Isotretinoin: Get the Facts

So– isotretinoin– what is it?   Is it harmful?  Is it going to cure your acne forever?   Here’s what we know, and hopefully this will help you make an informed decision about whether to take it.

Isotretinoin is the medical (pharmaceutical) name for a drug that is basically extremely high-dose Vitamin A, manufactured to treat cystic pimples.  In case you’re curious, vitamin A is the vitamin you’d normally find in things like carrots, liver (yuuuck), sweet potatoes, kale, and cod liver oil (again, yuck), and other foods.  Vitamin A in food and vitamin form (like you’d buy at the drugstore) is good for you, for the most part.   In case you’re wondering, no, there is no way for you to eat a large enough amount of carrots to equal the Vitamin A dosage found in prescription isotretinoin, plus it has to be synthesized by a lab, which your body can’t do anyway.

Isotretinoin comes in different dosages and is known by different names.  Until 2009 (when it was pulled off the market because of lawsuits), it was primarily known as Accutane.   Now it’s called Roaccutane, Amnesteem, Claravis, Absorica, Isotroin, or Epuris.   This is basically the last treatment option dermatologists will usually go for after they’ve tried topical treatments (like Duac/ Differin) and antibiotics (like erythromycin or doxycyline).

How do I know so much about this?

Well, it’s because I had treatment-resistant cystic (nodular) acne, and I was put on Accutane THREE TIMES.   Not once, not twice, but three times. Considering the fact that isotretinoin is supposed to cure your acne FOR GOOD, I would say this should be a pretty good indicator to you that it is actually not the cure-all some doctors think it is.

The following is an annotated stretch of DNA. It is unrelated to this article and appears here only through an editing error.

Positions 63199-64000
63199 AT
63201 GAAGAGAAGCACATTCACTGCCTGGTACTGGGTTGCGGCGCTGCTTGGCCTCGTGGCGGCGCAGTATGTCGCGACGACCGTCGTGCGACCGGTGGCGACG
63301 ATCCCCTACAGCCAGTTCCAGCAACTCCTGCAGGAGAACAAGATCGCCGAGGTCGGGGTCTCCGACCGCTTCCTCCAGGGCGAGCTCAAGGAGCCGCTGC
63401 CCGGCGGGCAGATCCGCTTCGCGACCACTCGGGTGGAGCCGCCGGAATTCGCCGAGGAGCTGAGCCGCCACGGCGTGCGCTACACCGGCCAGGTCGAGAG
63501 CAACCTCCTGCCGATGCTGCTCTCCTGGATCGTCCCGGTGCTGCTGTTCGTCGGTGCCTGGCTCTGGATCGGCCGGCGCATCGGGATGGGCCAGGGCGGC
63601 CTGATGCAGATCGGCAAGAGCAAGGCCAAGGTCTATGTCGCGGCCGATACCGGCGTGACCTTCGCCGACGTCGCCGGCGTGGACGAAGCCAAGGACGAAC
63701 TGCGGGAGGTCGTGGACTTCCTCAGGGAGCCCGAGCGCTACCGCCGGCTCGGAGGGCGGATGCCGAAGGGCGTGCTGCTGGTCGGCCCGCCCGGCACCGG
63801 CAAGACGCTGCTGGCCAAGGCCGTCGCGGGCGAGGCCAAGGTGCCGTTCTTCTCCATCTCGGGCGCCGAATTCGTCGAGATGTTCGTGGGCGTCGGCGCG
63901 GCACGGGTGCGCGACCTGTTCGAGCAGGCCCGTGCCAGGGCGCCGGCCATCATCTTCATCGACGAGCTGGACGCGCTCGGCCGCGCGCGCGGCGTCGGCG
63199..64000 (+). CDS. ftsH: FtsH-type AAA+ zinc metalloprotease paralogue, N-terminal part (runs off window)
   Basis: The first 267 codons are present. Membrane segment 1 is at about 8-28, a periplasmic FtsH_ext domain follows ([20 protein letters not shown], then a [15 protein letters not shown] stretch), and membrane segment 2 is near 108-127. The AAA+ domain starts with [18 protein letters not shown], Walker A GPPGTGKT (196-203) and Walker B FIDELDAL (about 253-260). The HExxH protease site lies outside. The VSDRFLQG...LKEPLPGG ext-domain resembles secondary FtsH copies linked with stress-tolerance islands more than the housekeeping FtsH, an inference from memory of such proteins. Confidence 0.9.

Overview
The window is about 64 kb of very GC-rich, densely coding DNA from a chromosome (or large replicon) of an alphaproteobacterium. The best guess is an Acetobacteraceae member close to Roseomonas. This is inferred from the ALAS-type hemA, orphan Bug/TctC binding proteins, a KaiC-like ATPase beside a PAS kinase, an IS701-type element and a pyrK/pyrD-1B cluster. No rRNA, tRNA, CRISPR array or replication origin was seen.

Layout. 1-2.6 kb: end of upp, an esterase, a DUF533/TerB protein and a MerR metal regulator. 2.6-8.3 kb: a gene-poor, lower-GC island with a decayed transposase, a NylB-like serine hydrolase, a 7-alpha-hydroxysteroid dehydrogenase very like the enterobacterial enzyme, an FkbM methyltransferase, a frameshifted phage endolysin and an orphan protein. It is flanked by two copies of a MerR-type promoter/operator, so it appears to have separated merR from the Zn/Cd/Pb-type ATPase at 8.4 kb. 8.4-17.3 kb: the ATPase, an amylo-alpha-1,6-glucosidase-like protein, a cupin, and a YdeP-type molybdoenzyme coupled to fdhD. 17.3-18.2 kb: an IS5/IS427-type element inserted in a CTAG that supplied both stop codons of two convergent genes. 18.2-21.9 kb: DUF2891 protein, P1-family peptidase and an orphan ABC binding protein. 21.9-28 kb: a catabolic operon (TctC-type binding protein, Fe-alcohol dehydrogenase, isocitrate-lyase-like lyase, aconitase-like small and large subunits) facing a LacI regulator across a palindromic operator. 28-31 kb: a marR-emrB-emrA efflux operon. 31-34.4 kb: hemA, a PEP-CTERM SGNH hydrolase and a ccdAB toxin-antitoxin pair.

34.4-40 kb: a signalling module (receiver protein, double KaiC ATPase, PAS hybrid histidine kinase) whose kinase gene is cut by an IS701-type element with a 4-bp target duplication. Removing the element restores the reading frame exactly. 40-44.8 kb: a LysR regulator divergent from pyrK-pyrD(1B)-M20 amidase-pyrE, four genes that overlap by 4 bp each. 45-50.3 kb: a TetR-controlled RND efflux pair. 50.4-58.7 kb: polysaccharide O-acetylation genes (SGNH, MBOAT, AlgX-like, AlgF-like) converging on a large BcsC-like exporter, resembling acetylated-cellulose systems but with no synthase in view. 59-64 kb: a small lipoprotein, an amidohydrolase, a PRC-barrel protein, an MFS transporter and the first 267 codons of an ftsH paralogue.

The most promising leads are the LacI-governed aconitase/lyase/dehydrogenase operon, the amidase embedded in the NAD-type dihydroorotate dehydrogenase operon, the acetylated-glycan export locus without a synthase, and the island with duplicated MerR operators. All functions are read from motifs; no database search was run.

Here are some good things to know if you’re considering taking it:

1.  It causes birth defects, so you have to use two different types of birth control while you’re on it.   You can’t just say “I don’t have sex” anymore, because doctors don’t want to risk the liability.   Now, in fact, you actually have to sign a bunch of stuff saying that a) you won’t get pregnant, and b) you won’t hold the doctor responsible for what happens if you do.   That part was kind of hard-core, I thought, but I wasn’t planning on getting pregnant during the THREE times I was on it, so I was fine with it.

2.  It dries out everything.   For me, the most common thing I got was super dry, cracking lips, super dry eyes, and just an overall dry, cracking skin.  Isotretinoin reduces the amount of sebum in your whole body, I guess?   Several times, I would have someone (at work or while I was out) point out to me that my lips were bleeding.

3.   It can give you headaches and can be really hard on your stomach.    I had both of these lovely side effects as well, though apparently not to the point that others did.

4.  It can cause depression.   This one I find iffy, because you know what’s depressing?  Out of control cystic/ nodular acne.    Anyone who has struggled with cystic acne would probably say the same.  I didn’t have this side effect, mostly because I was happy that something was finally clearing up my skin problem.


5.  Results are NOT always permanent.   Like I said, I went on it three different times, and my acne problem came back each time.  Yes, it was a little less aggro than when I was in high school, but still.   If you’re going to take toxic levels of a vitamin (which is essentially what this is), you kind of want it to be a guaranteed cure.   With that in mind, I can’t really recommend that you try it, because it can make you really sick, and the results are not guaranteed.   Not worth it (in my opinion).


Oh, also!  Very important.   If you are determined to take some form of isotretinoin, PLEASE go to a doctor and get a prescription.  DO NOT BUY IT ONLINE.    It is not worth risking your life/ your health!

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